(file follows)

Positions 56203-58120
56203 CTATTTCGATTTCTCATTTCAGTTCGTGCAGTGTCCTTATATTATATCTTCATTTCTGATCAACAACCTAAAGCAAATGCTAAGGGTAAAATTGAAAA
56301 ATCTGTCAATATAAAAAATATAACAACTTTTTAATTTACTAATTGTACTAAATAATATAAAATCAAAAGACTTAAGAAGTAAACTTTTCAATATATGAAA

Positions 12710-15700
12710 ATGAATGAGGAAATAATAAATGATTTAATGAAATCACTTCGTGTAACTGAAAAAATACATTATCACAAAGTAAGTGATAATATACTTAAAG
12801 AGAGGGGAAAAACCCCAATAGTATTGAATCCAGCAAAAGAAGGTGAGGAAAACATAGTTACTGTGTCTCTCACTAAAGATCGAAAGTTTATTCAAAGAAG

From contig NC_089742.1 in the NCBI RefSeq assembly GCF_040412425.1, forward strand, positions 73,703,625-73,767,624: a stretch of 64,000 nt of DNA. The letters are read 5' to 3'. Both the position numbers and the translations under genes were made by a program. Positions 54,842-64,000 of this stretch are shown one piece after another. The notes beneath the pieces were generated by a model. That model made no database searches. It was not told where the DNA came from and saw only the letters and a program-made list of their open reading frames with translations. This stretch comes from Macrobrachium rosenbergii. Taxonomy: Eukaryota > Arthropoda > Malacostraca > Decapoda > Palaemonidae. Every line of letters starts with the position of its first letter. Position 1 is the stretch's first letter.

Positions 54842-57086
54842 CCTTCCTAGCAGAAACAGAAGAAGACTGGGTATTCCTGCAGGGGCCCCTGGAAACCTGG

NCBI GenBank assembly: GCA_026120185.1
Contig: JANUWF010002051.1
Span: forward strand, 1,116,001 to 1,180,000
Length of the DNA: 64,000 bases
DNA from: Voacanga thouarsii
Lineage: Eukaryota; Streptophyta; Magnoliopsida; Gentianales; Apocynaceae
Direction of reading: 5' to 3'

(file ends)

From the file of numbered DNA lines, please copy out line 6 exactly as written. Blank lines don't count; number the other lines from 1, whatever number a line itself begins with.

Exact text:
12801 AGAGGGGAAAAACCCCAATAGTATTGAATCCAGCAAAAGAAGGTGAGGAAAACATAGTTACTGTGTCTCTCACTAAAGATCGAAAGTTTATTCAAAGAAG